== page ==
Amy Finlay – Fiction

Child of the earth

People who are well read are often called book smart. But there is a wisdom not acquired from conventional sources rarely deciphered in a person. Ethel Stewart was soon to encounter the latter. Hailing from the countryside in Newtownards she had excelled in her nursing studies. Two brief years at Belfast Jubilee Maternity Hospital followed where nurse Steward birthed precisely 1762 babies in total. Precision was one of Ethel’s key strengths and one greatly admired in a minister’s wife. Ethel Caithness became Ethel Stewart on a windy day in October 1959. Her husband, the mild-mannered cleric ten years her senior, the Rev Dr Kenneth Stewart was book smart and kept an imposing library that included his prized collection of ancient Greek texts, the hieroglyphics intimidating to the lesser educated members of the Caithness family. When a vacancy arose in the Anglican parish in Waterfoot, the Rev Dr envisioned the chance of expand his library away from the dusty and cramped conditions of East Belfast. There was only one hospital in Waterfoot run by the Sisters, so Ethel birthed her last baby at the Jubilee and turned to the task of creating her own.

The manse in Waterfoot was a large stony building attached to the church. Secluded and anchored by fields with the hint of the sea in the distance, no matter how many fires were lit there was always a hint of winter in the air that refused to submit to the warmth. Growing up on a farm meant Ethel was accustomed to space and initially revelled in the seclusion, cultivating a garden and tending to the vegetable patch. Shortly after arriving in Waterfoot, Kenneth Stewart senior suffered a stroke and as his only son, Kenneth was required to look after the running of the family business back in Antrim until a suitably qualified replacement could be found. This meant that the Rev Stewart was gone long hours every day. Not one to indulge in dull moods, Ethel spent the waking hours of the day perfecting household tasks and tending her garden.  If she had time she would sneak into her husband’s library and attempt to read something enlightening, before eventually giving up and going back knitting clothes for the child she so longed.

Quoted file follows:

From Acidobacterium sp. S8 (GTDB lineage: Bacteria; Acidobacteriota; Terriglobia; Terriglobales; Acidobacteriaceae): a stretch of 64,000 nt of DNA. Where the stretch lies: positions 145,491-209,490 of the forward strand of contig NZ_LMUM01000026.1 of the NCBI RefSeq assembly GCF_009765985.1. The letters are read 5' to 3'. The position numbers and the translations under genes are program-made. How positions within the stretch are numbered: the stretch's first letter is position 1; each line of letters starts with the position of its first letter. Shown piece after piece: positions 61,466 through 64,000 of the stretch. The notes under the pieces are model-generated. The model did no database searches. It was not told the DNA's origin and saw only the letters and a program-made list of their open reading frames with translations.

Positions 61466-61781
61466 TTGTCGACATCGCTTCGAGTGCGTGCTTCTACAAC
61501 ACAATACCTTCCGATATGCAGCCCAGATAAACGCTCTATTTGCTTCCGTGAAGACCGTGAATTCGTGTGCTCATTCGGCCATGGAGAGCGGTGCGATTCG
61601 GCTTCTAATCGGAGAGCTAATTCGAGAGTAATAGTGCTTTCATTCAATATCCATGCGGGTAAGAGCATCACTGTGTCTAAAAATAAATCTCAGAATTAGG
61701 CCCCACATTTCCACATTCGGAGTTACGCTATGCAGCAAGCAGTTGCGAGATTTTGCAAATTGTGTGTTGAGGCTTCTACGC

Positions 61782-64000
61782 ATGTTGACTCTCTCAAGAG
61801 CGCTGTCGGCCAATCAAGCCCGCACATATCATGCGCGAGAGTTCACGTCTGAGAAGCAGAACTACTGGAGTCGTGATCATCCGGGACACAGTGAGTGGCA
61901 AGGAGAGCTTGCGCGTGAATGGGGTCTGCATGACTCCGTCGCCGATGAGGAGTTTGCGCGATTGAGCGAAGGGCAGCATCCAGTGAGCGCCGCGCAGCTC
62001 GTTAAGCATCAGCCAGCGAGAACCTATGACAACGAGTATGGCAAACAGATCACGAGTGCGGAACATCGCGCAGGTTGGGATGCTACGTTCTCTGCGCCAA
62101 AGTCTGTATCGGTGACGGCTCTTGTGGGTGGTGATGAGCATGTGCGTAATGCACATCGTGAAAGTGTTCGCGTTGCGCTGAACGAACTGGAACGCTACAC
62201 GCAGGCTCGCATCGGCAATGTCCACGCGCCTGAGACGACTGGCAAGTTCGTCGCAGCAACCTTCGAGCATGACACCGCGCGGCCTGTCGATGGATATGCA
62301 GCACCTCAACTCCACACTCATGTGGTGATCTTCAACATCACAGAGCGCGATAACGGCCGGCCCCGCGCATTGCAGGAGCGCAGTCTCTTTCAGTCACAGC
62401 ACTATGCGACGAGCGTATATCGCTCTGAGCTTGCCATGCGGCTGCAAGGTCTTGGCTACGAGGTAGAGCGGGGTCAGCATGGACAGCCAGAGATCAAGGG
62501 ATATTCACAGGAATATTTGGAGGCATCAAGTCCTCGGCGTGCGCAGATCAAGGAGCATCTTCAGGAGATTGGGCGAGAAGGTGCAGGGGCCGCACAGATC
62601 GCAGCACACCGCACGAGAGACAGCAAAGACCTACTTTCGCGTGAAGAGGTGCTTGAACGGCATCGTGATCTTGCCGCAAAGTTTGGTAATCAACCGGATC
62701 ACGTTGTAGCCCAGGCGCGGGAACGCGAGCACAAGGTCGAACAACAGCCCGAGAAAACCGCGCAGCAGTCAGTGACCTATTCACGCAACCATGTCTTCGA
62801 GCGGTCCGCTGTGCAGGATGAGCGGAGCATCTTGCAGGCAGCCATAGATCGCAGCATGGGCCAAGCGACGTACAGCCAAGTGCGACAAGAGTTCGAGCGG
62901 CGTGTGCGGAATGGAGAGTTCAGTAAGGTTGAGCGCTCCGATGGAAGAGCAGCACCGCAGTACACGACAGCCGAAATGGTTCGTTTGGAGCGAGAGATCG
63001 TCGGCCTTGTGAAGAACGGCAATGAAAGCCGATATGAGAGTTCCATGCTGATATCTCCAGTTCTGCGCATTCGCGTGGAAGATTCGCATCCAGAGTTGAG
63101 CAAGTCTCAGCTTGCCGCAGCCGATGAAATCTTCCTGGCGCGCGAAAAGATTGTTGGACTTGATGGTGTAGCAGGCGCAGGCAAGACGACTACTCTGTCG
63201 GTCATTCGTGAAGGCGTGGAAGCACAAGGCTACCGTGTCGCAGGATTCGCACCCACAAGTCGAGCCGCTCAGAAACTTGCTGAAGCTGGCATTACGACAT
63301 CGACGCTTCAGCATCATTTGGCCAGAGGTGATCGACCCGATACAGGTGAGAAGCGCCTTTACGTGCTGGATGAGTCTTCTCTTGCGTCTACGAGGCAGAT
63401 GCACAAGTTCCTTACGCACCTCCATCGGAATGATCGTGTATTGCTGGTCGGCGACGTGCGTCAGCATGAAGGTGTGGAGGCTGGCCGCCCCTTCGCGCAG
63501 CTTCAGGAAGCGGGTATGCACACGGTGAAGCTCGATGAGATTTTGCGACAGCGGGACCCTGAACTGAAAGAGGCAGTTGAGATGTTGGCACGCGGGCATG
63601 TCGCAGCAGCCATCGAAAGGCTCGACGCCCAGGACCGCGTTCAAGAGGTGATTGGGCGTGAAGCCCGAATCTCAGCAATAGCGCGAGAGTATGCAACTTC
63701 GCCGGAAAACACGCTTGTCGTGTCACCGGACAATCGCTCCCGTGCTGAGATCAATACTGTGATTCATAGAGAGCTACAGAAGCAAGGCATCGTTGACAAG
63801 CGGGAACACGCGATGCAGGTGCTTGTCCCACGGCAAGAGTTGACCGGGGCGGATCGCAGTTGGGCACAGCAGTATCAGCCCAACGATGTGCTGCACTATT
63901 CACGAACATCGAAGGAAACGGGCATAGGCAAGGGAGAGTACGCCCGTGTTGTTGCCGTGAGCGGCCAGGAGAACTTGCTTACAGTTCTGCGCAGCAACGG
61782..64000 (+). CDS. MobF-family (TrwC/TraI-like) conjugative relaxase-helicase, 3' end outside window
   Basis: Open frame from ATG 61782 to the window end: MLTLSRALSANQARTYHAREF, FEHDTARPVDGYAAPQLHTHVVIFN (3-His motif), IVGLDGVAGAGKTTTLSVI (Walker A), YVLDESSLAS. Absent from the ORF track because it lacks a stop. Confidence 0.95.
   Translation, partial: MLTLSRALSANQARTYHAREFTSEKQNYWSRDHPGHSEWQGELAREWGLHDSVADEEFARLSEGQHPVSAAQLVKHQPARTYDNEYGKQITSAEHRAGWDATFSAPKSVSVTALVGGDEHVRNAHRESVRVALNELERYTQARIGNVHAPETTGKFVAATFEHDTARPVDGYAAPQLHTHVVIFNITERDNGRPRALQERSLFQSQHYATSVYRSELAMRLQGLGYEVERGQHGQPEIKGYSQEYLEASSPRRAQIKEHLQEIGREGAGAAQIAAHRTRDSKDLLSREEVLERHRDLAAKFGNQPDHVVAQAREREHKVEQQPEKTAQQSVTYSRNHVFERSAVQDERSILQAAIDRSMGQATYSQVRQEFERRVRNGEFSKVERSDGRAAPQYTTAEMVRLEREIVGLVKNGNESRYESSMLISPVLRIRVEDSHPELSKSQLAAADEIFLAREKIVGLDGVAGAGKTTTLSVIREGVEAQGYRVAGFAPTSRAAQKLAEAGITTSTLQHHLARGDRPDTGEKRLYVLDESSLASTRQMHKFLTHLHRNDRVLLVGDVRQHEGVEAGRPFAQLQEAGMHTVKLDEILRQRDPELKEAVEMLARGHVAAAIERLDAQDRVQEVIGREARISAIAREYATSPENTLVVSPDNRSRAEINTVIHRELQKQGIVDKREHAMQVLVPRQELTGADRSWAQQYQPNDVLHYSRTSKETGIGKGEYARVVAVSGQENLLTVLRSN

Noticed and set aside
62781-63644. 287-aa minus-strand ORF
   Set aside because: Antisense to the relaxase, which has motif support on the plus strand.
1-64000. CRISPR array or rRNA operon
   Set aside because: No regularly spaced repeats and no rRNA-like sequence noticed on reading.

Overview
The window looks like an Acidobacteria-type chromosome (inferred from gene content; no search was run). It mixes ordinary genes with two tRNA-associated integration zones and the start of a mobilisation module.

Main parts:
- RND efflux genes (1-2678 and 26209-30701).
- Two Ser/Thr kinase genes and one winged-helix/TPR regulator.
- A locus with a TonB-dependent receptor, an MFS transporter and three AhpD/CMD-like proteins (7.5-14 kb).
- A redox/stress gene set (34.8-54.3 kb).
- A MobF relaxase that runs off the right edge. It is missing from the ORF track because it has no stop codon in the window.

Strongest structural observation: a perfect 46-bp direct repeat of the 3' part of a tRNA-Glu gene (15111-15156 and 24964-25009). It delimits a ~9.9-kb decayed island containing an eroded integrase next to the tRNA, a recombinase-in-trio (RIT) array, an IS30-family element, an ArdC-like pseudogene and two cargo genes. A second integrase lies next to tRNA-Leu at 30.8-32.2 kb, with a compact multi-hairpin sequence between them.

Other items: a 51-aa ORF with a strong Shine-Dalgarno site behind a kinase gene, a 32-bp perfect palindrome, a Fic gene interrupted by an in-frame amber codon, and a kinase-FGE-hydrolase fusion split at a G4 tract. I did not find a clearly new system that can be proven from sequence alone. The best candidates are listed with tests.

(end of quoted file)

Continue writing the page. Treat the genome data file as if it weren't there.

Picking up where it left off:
Winters in Waterfoot were cold and hard. The icy wind affronted Ethel every time she took her afternoon walk on the beach. The Sisters of Mercy scowled at Ethel when they passed her by. She wondered what they looked like under their vast layers of dark clothing. Were they jealous of her flesh and blood husband compared to their intangible mate? Then she chastised herself for thinking such coarse thoughts. Every month fresh blood on the bedsheets heralded Ethel’s disappointment. Without the anticipated baby the void in Ethel’s heart grew bigger as did her despair. Rev Steward assured her that the Lord would provide and he nearly did. Baby John was born dead at four months and the words spoken at his funeral ‘The Lord giveth and taketh away’ seemed more prophetic than comforting.

One day in the village Ethel was vacantly queuing in the Butcher’s shop when she noticed a strange old looking woman shuffling up the street. The woman was wearing a long dark purple coat and had peacock feathers in her hair. She looked theatrical, not like the normal residents of the village.

“That’s Nuala Cahill,” said the woman from behind the counter.

“She’s a strange one. I’d stay away from the likes of her. Lives near you mid, on the coast road, up the glen.”

Ethel thanked the woman, took her sausages and went home.

Sunday morning came and the Rev Steward preached on Saul and the witch of Endor. That night Ethel dreamed of the witch. She dreamt the witch was reaching out to touch her but woke up startled before she could. Startled, she burnt her husband’s sausages at breakfast.

A trip to Bangor at Easter would cheer her up, her husband suggested.

It was St Bridget’s day, the first day of Spring. St Bridget’s crosses were proudly displayed in windows in the village. Ethel busied herself in her abundant garden which yielded a vast array of flowers, an insult to her own womb. A shadow was cast over and Ethel saw the strange woman standing on her path looking at her.

“What a lovely garden,” the old woman said.

Ethel stood up and slowly took the old woman in. Small, fail, slightly stooped over but she had big, kind eyes.

“Thank you, I always enjoyed having a nice garden.”

“Gives the mind something to focus on.”

“Idle hands are the devil’s playthings.” Ethel retorted, too quickly, a habit.

“Wise words indeed, Mrs?”

“Mrs Ethel Stewart. Please call me Ethel.” Ethel extended her hand.